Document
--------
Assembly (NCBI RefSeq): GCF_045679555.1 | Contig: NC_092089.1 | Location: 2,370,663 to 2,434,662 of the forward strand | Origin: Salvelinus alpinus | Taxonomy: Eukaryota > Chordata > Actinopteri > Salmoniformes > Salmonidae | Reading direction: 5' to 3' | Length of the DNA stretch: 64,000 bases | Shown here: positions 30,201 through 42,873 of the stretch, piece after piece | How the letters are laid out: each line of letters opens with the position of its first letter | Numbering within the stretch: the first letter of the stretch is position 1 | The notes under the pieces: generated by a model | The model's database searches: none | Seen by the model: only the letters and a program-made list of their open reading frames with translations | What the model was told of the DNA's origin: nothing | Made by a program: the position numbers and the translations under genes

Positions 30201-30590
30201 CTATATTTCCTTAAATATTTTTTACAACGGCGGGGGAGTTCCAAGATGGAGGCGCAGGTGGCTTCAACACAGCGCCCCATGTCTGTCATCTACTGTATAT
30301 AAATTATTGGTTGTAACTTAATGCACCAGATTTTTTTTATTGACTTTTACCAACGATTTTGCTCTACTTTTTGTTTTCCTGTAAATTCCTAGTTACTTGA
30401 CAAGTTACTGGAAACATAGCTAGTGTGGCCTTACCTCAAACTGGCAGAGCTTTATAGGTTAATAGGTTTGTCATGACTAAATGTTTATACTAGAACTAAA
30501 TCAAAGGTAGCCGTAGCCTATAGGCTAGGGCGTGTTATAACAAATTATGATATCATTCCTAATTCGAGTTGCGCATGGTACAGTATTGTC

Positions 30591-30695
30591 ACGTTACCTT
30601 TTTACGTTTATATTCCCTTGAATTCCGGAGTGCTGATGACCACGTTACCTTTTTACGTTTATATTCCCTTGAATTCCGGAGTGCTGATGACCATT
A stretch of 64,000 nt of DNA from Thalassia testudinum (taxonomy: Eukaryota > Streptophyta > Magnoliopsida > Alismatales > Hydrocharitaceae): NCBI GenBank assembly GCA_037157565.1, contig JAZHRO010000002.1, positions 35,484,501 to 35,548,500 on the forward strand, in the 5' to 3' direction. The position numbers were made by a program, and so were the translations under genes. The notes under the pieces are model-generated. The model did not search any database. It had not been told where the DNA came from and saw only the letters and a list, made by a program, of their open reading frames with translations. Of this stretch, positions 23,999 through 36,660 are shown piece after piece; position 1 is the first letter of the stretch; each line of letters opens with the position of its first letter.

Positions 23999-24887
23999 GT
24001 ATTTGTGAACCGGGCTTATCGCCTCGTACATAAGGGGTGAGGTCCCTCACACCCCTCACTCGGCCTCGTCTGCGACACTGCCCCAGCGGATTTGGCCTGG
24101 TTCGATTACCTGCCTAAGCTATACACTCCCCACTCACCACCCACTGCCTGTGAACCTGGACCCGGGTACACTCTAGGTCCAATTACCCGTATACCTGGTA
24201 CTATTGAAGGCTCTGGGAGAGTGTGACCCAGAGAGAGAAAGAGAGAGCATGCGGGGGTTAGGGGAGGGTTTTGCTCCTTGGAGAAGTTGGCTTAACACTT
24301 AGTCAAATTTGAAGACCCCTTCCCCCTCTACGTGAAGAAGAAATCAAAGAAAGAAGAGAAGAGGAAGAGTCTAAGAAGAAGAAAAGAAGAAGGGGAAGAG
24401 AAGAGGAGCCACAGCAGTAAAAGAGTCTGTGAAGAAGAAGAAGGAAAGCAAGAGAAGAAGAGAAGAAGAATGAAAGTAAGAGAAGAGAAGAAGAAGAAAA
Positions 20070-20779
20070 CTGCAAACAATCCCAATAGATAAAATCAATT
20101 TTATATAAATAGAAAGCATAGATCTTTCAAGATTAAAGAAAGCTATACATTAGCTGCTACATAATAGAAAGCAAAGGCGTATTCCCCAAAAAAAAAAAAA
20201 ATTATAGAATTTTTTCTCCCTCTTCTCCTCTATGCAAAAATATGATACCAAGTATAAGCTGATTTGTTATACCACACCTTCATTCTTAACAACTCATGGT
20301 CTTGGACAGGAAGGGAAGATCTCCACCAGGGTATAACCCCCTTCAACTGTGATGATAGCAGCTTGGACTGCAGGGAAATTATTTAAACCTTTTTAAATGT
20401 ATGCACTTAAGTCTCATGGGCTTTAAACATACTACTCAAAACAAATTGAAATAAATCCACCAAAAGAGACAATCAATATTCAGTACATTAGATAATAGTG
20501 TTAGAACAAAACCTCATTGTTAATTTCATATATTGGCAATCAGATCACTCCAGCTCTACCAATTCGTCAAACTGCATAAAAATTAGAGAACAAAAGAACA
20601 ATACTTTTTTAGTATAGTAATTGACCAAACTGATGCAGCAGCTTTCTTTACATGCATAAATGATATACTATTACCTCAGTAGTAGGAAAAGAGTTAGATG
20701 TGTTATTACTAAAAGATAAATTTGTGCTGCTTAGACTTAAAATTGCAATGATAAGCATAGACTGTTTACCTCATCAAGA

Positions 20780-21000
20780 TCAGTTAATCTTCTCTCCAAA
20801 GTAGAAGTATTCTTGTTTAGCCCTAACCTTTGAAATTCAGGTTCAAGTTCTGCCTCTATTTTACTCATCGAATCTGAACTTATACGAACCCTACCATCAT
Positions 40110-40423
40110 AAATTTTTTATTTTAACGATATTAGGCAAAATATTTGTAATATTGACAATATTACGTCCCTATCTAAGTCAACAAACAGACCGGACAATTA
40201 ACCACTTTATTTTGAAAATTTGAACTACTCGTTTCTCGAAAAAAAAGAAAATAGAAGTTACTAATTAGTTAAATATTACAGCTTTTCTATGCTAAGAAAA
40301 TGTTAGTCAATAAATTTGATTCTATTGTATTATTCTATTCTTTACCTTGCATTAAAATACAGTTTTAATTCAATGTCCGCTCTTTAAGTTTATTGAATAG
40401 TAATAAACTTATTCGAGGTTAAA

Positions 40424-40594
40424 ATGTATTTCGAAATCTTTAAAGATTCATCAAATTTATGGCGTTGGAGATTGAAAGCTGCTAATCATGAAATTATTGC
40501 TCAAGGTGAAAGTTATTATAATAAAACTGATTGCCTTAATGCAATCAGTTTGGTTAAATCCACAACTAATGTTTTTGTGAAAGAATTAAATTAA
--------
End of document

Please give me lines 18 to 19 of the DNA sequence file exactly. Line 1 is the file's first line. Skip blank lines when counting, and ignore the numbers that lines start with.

Positions 20070-20779
20070 CTGCAAACAATCCCAATAGATAAAATCAATT